@Clockwork Cat (first off, love the name haha!)- Exactly! I agree, I’m excited for this kickass character. And I totally get and agree with your point of liking the idea that we have a super genius geek girl who is NOT portrayed as “undesirable” or as the Velma or the Barb. Sexy geeks exists! *raises hand* lol. And I think it actually works against us to make it seem like Riri has to dress a certain way to be taken “seriously” as a geek/genius.

  4. Honestly, I’m not with you on this one and it has nothing to do with her outfit. It’s a very similar outfit to what she wore in the art that introduced her. The outfit is cute on her and has been my mental ‘go to’ outfit for Riri since I first saw her.

    But it IS about the combination of the pose, plus the ‘juuust a little lower plunge waist, plus making her hair more ‘acceptable’, PLUS taking her from perfectly chocolaty brown to somewhere between milk chocolate and latte.

    It’s about this artist being the focus of more Hawkeye project spoofs than so many others because he never puts his ink and lead to paper without making sure the women and girls he draws are jerk worthy first, accurate and anatomically correct second.

    Because those design elements add nothing to the character. Or the story.

    What they do add is a level of sexuality that they don’t tend to add on young to mid teens. Think of the Teen Titans. Look at the build on Raven and Starfire. Look at Mz. Marvel. Carrie Kelly (that one was a reach since that was like 32 yrs ago). They look like teenagers.

    I don’t draw professionally, but it is a passion of mine and I have been doing it 20 yrs. Lots of us who draw have had the same complaints about the design changes. He’s making her lightskinned, and changing her hair, and enlarging her chest and giving her that jailbait expression because it’s more important that she read sexy before she reads strong or black.

    It’s infuriating and as pretty as that girl is, she’s not RiRi and I’m not going to pretend I’m cool with looking for my girl and being given a pin up. I’m not eating it just because people are focusing on the clothes and not the drastic changes made to the character with the intent to make her a sexual object suitable for a primarily white audiance.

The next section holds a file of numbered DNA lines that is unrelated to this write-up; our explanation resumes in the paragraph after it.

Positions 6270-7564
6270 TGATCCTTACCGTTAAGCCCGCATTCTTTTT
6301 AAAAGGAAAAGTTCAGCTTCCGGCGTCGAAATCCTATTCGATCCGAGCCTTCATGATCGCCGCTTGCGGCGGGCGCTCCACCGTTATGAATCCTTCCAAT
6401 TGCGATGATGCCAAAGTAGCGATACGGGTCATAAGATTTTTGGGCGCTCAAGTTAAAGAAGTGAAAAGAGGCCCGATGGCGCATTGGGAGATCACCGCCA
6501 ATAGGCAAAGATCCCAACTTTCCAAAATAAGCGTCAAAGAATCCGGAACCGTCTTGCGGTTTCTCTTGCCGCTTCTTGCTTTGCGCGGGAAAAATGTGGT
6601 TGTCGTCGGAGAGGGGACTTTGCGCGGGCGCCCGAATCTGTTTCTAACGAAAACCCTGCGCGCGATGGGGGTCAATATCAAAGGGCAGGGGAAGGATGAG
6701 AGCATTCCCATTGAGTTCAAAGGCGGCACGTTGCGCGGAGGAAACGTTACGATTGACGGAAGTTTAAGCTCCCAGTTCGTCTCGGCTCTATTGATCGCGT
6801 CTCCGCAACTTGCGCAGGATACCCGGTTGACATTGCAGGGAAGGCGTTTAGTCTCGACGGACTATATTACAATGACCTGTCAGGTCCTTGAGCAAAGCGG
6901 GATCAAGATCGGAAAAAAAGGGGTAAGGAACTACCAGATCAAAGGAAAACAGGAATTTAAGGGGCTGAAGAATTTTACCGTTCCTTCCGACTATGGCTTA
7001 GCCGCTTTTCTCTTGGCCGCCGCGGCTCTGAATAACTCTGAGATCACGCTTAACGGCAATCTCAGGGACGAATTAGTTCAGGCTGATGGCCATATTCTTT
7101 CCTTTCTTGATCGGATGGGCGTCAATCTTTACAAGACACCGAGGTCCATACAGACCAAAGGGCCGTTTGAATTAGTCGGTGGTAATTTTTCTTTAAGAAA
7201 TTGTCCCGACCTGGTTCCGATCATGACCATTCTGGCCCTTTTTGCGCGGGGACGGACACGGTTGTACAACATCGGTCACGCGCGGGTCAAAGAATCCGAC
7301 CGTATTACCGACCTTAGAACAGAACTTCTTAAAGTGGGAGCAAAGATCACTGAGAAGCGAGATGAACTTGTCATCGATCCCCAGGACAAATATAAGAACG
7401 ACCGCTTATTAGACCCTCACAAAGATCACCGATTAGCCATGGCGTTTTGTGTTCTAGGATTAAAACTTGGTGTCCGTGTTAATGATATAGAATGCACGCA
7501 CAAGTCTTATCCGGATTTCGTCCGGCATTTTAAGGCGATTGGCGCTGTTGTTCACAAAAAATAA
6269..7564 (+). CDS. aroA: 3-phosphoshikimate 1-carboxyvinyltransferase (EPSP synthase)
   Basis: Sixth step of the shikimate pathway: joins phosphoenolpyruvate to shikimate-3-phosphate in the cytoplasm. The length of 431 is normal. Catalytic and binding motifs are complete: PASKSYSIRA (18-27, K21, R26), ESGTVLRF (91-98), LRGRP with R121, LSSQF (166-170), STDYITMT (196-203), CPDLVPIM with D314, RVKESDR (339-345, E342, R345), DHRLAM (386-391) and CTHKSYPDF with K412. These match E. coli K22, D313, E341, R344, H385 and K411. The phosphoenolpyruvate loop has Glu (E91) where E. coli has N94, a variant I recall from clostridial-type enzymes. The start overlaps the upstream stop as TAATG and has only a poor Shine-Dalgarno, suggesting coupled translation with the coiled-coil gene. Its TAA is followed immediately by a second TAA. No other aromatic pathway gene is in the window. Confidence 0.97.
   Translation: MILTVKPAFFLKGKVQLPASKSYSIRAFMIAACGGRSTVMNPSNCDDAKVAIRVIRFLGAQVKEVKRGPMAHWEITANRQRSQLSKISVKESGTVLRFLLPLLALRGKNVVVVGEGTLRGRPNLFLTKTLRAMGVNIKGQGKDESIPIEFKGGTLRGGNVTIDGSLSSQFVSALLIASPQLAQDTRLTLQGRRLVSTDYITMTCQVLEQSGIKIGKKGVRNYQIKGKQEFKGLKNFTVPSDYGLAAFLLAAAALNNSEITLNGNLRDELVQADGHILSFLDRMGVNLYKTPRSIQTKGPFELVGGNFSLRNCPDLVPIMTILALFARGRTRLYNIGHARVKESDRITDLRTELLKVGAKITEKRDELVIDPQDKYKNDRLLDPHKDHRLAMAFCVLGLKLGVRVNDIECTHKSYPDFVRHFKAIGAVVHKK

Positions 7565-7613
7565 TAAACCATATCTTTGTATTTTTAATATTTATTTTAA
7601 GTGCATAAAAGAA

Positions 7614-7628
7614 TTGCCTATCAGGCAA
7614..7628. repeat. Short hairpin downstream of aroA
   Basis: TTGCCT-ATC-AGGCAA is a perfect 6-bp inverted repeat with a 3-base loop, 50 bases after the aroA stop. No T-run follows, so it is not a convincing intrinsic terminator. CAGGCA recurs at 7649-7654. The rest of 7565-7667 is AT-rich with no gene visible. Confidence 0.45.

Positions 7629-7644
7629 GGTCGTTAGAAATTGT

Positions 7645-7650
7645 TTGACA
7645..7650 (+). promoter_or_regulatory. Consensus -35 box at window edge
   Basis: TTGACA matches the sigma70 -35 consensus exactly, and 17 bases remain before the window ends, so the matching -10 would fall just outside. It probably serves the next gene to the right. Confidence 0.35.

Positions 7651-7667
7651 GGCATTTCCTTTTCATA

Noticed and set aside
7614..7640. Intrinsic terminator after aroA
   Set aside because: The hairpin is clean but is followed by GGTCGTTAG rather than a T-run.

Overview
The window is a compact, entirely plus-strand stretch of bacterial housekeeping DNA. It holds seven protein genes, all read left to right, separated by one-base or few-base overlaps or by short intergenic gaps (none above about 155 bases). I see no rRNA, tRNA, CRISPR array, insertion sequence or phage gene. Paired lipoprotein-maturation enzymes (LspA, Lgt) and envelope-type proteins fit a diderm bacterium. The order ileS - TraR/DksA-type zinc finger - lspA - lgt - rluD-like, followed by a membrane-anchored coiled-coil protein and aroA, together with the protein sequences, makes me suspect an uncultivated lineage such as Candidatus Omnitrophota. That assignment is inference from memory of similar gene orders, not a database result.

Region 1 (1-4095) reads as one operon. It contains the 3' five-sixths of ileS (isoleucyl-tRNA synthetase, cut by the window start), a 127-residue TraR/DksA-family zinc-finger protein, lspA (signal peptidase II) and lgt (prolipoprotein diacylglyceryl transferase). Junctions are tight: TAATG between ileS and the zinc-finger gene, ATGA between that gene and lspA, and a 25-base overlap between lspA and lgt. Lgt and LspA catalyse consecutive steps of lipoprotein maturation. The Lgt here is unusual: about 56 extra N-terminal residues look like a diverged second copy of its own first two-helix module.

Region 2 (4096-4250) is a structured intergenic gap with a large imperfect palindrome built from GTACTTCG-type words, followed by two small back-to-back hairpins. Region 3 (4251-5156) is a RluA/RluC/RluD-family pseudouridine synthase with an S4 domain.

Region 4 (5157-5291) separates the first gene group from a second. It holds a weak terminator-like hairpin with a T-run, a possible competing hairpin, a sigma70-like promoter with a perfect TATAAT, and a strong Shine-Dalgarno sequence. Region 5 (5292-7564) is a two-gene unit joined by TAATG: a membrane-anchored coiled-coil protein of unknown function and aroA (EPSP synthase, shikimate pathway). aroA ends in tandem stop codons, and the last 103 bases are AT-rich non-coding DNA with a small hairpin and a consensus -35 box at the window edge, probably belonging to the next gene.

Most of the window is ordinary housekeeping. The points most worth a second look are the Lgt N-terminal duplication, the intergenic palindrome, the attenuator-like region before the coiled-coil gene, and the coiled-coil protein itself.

TLDR; I disagree because it’s about a lot of things, but not the clothes.

  5. I disagree. The changes made were intentionally about making her more sexy. Tjis was an artist taking a girl and turning her into a woman because sex sells, not strong black girls.
    Larger breasts, slimmer waist, more curves, tamer hair, lighter skin (which is a problem of its own), seductive look and pose.

    This is now a woman. This looks nothing like a 15 year old teenage girl. The previous designs clearly do. And that was the intention. And that is messed up.

  6. @Leanne & @Autistictic- I guess we’ll have to agree to disagree because from what you both are saying in your comments it sounds basically like you’re saying “There’s a certain way we think a teenager should look and this design doesn’t fit it.” Which to me boils down to preference. Like I said in my original write up- there are girls who are 15 with a body similar to the new drawing. Are they not 15 year old girls because they don’t fit the “proper” mold you all have in your head on what a 15 year old is “supposed to look like? I don’t think so. There’s a vein of respectability politics going on in these arguments against Riri’s pose on what will make her a true super hero or “legitimate”. I think respectability politics are a dead end. Her having slightly larger breast and standing a certain way does not take away from her being a badass super genius or any less of a strong Black girl.